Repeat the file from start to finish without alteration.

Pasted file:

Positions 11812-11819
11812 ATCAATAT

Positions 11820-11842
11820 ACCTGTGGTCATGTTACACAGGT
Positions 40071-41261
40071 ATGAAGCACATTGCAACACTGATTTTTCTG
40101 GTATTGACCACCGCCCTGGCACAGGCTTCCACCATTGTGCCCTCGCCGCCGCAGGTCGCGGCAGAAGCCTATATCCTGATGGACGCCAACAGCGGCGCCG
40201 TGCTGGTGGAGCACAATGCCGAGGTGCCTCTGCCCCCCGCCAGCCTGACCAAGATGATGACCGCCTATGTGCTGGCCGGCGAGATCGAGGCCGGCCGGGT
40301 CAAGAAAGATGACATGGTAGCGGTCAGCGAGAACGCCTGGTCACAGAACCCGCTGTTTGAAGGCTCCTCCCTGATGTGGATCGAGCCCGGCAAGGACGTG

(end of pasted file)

Positions 11812-11819
11812 ATCAATAT

Positions 11820-11842
11820 ACCTGTGGTCATGTTACACAGGT
Positions 40071-41261
40071 ATGAAGCACATTGCAACACTGATTTTTCTG
40101 GTATTGACCACCGCCCTGGCACAGGCTTCCACCATTGTGCCCTCGCCGCCGCAGGTCGCGGCAGAAGCCTATATCCTGATGGACGCCAACAGCGGCGCCG
40201 TGCTGGTGGAGCACAATGCCGAGGTGCCTCTGCCCCCCGCCAGCCTGACCAAGATGATGACCGCCTATGTGCTGGCCGGCGAGATCGAGGCCGGCCGGGT
40301 CAAGAAAGATGACATGGTAGCGGTCAGCGAGAACGCCTGGTCACAGAACCCGCTGTTTGAAGGCTCCTCCCTGATGTGGATCGAGCCCGGCAAGGACGTG